As is usually the case, my morning trawl through the newspapers was a depressing exercise. One item did catch my eye though.
It seems that the deputy leader of China is on a visit to Britain at the moment and there was our lugubrious Chancellor of the Exchequer (he rather reminds me of Eyore in Winnie the Pooh but is not so cheery!) hotly demanding that economic ties with China should be strengthened. In another piece there were pictures of that overweight and pompous pratwinkle the Duke of York entertaining the Chinaman at his royal residency.
Why the fawning over this deputy to one of the world’s worst and most destructive dictators? With all the fuss about global warming, carbon footprints and associated nonsense, does nobody blame China for most of the world’s ailments? I certainly do. Rhinos, elephants, lions, tigers and pangolins are all on the verge of extinction and the products associated with their slaughter are ending up in China or neighbouring states. Timber is being harvested in vast amounts wherever forests remain and again, it ends up in China. There is a sudden demand for donkey pelts in China so African donkeys are being slaughtered indiscriminately and nobody says a ruddy word.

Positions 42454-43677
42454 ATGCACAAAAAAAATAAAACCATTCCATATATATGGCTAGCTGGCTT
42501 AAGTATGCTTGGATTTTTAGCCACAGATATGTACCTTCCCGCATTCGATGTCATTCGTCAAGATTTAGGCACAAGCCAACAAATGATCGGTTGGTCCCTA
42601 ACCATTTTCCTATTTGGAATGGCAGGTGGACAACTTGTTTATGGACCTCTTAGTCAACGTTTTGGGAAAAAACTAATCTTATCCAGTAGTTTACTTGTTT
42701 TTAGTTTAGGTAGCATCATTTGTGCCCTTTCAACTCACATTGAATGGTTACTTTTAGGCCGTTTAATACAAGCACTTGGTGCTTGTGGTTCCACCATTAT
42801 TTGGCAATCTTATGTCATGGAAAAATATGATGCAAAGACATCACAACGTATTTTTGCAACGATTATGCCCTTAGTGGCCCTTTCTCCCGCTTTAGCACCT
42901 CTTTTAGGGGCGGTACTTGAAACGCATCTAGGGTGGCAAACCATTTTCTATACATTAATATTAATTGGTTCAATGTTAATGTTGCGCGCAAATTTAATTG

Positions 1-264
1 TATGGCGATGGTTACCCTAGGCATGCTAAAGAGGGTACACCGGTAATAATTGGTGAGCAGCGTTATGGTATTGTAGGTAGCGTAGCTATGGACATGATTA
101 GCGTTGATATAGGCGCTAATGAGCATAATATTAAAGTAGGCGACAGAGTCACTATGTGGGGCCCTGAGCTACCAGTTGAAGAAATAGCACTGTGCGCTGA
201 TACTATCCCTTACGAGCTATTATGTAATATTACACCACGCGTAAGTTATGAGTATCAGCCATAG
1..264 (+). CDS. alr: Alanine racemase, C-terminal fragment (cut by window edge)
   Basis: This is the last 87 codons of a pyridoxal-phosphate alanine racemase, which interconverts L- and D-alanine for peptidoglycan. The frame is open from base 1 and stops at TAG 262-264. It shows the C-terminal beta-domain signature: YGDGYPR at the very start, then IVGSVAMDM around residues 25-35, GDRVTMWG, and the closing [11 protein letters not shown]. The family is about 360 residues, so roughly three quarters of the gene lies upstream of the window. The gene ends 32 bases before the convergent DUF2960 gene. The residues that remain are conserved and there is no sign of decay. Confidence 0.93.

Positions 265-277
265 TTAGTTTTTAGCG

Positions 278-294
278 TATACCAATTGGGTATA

Markets throughout Africa are flooded with cheap Chinese imports, putting local manufacturers out of business and putting more families on the breadline. African governments are granted concessions by China and in return are forced to hand over chunks of their own assets to the Chinese. There is even talk at the moment of building golf courses in some of Zimbabwe’s beautiful national parks so that Chinese businessmen can play in wild surroundings. Let’s hope that idea doesn’t come to fruition although I fear it probably will. Let one Chinaman hacking his way around such a course be eaten by lions and you can bet your life there will be a wholesale culling of the big cats.
If just one – surely that is not too much to ask – British politician would suggest standing up to China, he or she would have my instant and whole-hearted support, but not one of them will.
So the fawning will go on, wildlife and rural people will continue to suffer and I will be kept in a permanent state of apoplectic frustration.
Was it the American Comedian of long ago, Shelley Berman who said at the end of his monologue, ‘Life gets tasteless, don’t it?’
I wonder what he would have made of this lot.